As a programmer, you typically work with one or two frameworks on a job. As a hacker, you may encounter many different programming languages and frameworks in several applications. Some platforms are used pretty often which I never heard of, but my colleague hackers already had experience with. Most Mendix applications have the same authorization issues. I had never heard of it, but I already tested three or four Mendix applications since I started working as a web app hacker.
When I hack web applications I typically use a browser with a clean profile and an intercepting proxy such as Burp Suite. When I started out I ran this on a Kali virtual machine, but now I just run it directly on my Macbook. I use the active scanner from Burp a lot, but still I find the most vulnerabilities by just manually modifying requests. I use dirsearch to find files on the web server. I used to use nikto, but this rarely resulted in vulnerabilities not found otherwise, so I no longer use it.
I feel that in the infosec field there is very much to learn, even more so than with developing software. Sometimes between projects there is a little time to research or learn something, and I occasionally research stuff at home. Especially when I just started I was learning a lot in my own time. For me, this was mostly because I was very interested and keen on learning new things, but I can understand that it is hard when you don’t have as much time. When I started I tried to write a blog post every week, which is pretty demanding but also made me learn at a quick pace.
Get a job
I learned very much on the job. I am doing a different project every week, and I learn something from every project. I am eager to learn and I think this is rewarding, but it takes effort and it is not for everyone.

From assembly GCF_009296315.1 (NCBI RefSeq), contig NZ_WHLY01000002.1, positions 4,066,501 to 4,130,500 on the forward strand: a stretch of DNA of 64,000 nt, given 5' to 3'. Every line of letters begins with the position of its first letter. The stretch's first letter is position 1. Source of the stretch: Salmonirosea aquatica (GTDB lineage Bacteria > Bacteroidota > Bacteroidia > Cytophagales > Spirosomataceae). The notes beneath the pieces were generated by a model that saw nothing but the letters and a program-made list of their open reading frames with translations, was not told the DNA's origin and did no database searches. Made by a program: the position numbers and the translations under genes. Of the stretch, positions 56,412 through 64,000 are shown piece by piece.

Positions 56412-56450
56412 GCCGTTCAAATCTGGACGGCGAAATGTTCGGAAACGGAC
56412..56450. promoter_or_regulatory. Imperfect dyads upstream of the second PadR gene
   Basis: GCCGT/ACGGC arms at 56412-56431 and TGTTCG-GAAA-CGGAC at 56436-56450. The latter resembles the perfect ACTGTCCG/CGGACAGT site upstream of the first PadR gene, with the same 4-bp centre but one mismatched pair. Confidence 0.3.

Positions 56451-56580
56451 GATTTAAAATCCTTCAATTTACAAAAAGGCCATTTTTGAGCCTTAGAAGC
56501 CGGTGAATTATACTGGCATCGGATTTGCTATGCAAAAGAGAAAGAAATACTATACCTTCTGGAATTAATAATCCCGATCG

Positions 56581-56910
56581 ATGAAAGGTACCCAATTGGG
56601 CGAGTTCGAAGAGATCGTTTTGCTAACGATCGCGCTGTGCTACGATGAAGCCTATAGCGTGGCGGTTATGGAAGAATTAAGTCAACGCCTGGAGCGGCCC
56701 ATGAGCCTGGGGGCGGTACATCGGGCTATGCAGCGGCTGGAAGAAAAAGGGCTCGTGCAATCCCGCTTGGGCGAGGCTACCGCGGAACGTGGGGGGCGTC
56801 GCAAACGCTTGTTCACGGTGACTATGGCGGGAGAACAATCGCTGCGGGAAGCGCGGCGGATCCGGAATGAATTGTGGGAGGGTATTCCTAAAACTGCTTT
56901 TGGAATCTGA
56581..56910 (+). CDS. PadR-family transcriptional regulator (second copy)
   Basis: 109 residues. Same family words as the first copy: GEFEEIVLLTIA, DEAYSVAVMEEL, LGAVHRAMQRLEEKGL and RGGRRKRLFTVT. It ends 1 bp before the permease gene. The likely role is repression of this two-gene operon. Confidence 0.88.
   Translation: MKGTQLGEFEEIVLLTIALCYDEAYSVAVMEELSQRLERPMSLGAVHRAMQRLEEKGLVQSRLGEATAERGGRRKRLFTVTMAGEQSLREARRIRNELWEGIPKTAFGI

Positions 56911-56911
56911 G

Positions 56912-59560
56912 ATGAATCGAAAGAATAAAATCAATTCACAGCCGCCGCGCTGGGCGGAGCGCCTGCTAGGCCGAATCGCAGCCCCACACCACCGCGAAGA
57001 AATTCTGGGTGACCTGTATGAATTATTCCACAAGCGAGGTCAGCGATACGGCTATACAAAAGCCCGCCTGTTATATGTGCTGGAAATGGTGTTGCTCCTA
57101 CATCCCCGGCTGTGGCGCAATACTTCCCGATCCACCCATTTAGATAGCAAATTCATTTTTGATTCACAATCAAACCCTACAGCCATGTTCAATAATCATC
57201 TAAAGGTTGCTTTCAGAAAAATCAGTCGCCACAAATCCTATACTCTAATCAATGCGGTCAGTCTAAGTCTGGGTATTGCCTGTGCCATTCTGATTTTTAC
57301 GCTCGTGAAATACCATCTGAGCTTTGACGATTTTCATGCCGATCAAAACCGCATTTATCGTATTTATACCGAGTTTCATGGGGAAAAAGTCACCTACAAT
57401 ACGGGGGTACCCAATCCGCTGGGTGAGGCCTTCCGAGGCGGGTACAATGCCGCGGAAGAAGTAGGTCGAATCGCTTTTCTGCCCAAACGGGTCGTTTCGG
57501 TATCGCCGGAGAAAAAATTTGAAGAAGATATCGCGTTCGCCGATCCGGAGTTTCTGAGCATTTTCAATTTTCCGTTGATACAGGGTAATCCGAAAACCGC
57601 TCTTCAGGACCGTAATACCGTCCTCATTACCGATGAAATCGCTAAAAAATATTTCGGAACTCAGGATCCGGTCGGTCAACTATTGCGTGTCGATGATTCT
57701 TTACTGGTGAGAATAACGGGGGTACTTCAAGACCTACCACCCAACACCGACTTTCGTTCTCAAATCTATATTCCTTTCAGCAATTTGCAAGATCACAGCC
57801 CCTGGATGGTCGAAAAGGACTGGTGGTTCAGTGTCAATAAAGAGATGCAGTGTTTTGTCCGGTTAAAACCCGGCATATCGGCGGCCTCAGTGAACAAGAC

Getting a job in security makes you learn easier and faster. It doesn’t have to be a pentesting job right away. You can first get a job that is similar to your current job but with more focus on security. Maybe you can switch to a security-oriented position inside your current company.
Eventually you may want to apply for a job as pentester. Don’t wait too long before doing this. You don’t have to be a perfect pentester before you start working as one. The most important thing is to show your employer that you are capable of learning it fairly quickly.
As a pentester, it’s your job to point out technical errors that developers made. Developers will make errors that are very obvious to you. The pitfall of this is that you get arrogant, and to think you know much about security and developers are idiots. You don’t, and they aren’t. Pointing out errors is much easier than fixing them. People outside of the security bubble have other priorities that you don’t understand. Stay humble and nice.
My experience doesn’t give a straight path from developer to pentester. However, I hope that my experiences are useful in helping you find your dream job.